Zion Forever, the park’s official nonprofit partner, is continuing its “We the Keepers” centennial campaign and celebration as part of this ongoing preservation effort with the public.
In August, music icon Sting collaborated with the Utah Symphony in a benefit concert, which was “an extraordinary way to celebrate Zion National Park’s centennial anniversary and bring attention to preserving the park for generations to come,” according to a press release from Lyman Hafen, executive director for Zion Forever Project.
Hafen also emphasized the importance of volunteers, who he called the “lifeblood,” who maintain the projects and programs that have kept the park alive for the last 100 years and will hopefully do the same for the next 100.
In the same vein of awareness and conservation, Zion Forever, in collaboration with officials at Zion National Park and Draper producer Local Studio, is releasing a new film to be shown at the park. The film will replace its current decades-old visitors center film.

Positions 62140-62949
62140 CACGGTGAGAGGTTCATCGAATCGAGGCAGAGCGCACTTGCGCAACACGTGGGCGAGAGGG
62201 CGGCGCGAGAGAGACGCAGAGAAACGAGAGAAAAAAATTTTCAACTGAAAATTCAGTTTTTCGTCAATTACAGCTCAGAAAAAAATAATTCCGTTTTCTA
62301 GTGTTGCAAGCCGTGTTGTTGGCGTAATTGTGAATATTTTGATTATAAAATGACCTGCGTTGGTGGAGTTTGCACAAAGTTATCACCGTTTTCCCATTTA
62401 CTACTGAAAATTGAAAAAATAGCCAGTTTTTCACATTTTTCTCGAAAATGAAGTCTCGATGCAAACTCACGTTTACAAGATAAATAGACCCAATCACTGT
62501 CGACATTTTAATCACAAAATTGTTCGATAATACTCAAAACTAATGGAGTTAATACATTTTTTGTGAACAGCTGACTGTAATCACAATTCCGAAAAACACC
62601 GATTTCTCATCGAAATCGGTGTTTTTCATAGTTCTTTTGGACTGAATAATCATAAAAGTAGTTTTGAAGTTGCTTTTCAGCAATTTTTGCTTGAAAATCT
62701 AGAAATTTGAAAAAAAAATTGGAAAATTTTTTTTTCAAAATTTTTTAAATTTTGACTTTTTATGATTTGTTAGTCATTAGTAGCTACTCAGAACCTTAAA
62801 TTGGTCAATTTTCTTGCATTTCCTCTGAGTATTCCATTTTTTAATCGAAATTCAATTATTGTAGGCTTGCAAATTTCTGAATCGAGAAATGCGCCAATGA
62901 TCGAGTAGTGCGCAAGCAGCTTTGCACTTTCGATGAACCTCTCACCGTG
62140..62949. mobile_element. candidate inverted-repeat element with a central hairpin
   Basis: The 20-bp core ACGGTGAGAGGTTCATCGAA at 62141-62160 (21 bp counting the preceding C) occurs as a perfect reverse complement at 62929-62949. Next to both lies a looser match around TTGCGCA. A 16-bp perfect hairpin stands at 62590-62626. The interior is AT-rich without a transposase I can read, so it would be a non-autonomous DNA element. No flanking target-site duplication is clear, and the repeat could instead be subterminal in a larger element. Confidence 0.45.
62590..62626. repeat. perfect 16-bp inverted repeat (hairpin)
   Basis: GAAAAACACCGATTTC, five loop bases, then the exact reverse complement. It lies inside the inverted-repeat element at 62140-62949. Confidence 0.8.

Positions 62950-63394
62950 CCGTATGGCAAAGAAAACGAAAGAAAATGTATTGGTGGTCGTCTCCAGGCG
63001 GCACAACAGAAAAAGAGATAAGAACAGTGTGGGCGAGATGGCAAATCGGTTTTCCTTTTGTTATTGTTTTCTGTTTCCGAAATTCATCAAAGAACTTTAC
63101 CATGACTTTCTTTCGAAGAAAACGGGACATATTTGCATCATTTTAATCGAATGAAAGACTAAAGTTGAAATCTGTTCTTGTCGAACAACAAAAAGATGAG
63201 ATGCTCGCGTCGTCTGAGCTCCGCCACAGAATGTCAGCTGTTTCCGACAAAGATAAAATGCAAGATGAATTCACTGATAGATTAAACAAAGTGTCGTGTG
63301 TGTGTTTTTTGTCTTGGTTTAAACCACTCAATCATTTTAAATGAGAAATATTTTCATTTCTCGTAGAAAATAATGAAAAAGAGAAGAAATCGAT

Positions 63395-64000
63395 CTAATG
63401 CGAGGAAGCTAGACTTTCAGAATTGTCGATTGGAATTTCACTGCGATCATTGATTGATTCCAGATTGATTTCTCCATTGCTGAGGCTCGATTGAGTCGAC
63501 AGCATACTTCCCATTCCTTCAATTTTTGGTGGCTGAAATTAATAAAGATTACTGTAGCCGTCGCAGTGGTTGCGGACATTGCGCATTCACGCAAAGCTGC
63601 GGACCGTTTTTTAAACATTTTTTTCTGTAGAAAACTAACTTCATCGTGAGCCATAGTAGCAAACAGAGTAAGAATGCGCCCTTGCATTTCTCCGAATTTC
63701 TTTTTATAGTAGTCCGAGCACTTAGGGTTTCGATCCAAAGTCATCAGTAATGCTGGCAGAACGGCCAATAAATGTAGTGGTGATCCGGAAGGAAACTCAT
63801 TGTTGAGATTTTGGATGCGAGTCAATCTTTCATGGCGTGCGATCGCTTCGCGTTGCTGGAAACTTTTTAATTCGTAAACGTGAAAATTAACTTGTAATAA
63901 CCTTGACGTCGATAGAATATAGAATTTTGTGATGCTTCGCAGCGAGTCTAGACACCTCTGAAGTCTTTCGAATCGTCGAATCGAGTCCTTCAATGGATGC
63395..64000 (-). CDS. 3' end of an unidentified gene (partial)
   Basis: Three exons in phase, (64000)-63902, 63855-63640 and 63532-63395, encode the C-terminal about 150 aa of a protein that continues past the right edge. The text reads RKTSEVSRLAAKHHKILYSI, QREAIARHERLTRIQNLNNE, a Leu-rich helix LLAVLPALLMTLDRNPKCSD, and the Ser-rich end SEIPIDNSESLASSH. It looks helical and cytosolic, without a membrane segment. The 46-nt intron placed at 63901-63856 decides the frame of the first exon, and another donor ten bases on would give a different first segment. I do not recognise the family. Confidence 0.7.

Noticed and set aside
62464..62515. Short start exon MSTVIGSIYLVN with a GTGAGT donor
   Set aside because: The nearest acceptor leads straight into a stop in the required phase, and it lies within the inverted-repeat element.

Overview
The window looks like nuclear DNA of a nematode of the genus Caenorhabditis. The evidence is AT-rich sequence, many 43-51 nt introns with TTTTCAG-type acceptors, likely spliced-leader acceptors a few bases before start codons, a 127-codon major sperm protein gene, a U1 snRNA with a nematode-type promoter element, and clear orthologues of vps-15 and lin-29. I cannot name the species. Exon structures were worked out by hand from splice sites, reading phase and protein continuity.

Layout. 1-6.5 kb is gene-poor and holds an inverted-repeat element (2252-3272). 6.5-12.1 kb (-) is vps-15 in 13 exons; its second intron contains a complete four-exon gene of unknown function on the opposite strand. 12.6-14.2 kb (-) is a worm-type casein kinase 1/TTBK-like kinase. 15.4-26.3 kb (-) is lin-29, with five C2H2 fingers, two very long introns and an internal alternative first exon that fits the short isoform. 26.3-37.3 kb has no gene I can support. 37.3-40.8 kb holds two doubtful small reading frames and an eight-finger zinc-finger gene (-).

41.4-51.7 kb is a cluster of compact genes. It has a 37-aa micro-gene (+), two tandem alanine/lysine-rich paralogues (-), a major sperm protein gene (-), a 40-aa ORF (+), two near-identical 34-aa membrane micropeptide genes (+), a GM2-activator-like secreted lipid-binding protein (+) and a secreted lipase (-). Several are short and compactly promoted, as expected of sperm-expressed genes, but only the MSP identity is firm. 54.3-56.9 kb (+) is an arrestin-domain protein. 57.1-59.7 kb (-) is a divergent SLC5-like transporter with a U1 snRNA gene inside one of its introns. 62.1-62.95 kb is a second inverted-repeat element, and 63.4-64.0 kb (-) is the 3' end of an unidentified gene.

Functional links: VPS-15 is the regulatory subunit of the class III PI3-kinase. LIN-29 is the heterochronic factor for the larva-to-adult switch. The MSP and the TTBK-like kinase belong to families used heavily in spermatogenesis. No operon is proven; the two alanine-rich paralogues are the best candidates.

The new 23-minute film, which will premiere at a centennial event on Nov. 19 at Dixie State University, will “better meet the needs of today’s visitors by emphasizing conservation and telling the story of Zion through the eyes of its people,” according to St. George News.
Later, an extended, 50-minute version of the film will be available for purchase at the park bookstore, which will include even more dazzling footage and compelling stories from Zion.